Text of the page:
If you own the domain name will you also have the exclusive right to the name?

Jan 26, 2016 | 2015, News

In the recent case of Fairhaven Country Estate (Pty) Ltd v Harris and Another 2015 (5) SA 540 (WCC) the Western Cape High Court decided that a domain name registrant does not have the exclusive right to the name.

The facts of the case were essentially that there was an estate agent and a property developer both interested in a residential property known as Fairhaven who started a business relationship with one another. Prior to this arrangement the estate agent had registered a few .co.za domain names incorporating the ‘Fairhaven’ name, such as fairhaven.co.za and fairhavencountryestate.co.za, in an attempt to help him secure the selling rights for the property development. Subsequently, the property developer incurred huge costs creating a website using one of the domain names in order to market the property, unbeknown to it that the domain name was registered in the name of the estate agent. After the relationship fell apart, the estate agent advised that he intended transferring his domain names into the name of a third party. This quickly prompted the property developer to seek a court interdict based on passing off, ordering the transfer of the domain names into its name as well as restraining the estate agent from registering further domain names containing the name ‘Fairhaven’. The property developer was granted the court order with costs.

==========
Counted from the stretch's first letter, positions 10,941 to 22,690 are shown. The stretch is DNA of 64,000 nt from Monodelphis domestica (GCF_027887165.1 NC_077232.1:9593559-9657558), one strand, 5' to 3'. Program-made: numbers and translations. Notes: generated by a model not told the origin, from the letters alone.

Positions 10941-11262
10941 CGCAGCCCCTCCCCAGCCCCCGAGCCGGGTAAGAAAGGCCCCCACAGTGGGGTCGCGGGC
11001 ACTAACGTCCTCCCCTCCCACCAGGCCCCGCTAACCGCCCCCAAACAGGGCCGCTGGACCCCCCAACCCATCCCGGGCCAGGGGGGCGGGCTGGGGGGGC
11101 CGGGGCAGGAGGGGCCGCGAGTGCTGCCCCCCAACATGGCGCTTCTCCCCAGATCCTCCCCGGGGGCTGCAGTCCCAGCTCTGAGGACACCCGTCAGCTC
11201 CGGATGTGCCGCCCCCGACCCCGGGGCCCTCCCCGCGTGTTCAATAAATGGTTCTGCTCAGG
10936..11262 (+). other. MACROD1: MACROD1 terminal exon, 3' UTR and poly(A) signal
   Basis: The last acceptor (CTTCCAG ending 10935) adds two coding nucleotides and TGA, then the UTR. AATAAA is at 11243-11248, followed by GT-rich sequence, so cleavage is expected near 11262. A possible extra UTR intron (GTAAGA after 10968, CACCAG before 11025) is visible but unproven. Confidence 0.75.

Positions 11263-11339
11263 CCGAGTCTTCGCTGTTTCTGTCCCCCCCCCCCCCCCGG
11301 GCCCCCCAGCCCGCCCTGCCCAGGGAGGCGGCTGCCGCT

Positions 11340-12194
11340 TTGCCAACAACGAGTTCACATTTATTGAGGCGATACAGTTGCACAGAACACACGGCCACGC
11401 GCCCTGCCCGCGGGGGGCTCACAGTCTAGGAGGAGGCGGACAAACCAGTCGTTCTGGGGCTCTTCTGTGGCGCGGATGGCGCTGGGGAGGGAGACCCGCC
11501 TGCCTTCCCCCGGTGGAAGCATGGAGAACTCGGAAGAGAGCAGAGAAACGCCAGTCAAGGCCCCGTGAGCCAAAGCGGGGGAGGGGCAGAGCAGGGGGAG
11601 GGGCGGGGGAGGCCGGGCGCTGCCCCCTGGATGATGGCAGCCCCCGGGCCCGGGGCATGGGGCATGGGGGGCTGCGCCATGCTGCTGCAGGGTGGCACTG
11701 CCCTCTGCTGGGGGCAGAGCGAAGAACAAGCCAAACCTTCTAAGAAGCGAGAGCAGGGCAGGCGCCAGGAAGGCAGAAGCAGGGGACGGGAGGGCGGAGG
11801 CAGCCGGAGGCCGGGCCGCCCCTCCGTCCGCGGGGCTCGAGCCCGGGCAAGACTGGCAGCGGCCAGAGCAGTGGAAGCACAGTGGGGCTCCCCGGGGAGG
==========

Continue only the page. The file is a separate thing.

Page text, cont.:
The judge held that prior to the association between the estate agent and the property developer the domain names held no value. It was only after the property developer had created the website and spent a significant amount on marketing the property that the domain name had acquired value and such reputation was attributable to the property developer. Accordingly, the property developer had “clearly established an inextricable link between the domain names and its name”, being Fairhaven Country Estate (Pty) Ltd. He found that just because the estate agent had registered the domain names did not result in him having the exclusive right to use the domain names. The judge further ruled that although there had not as yet been a misrepresentation, there was “a clear intention that (the estate agent) intends passing off his business as being that of the applicant”.

Generally domain name disputes in South Africa regarding .co.za domain names are dealt with using the Alternative Dispute Resolution procedure established in terms of the Electronic Communications and Transmissions Act. This route is usually regarded as being more cost effective and quicker. However, as this case illustrates, one can also approach the courts in order to resolve such a matter.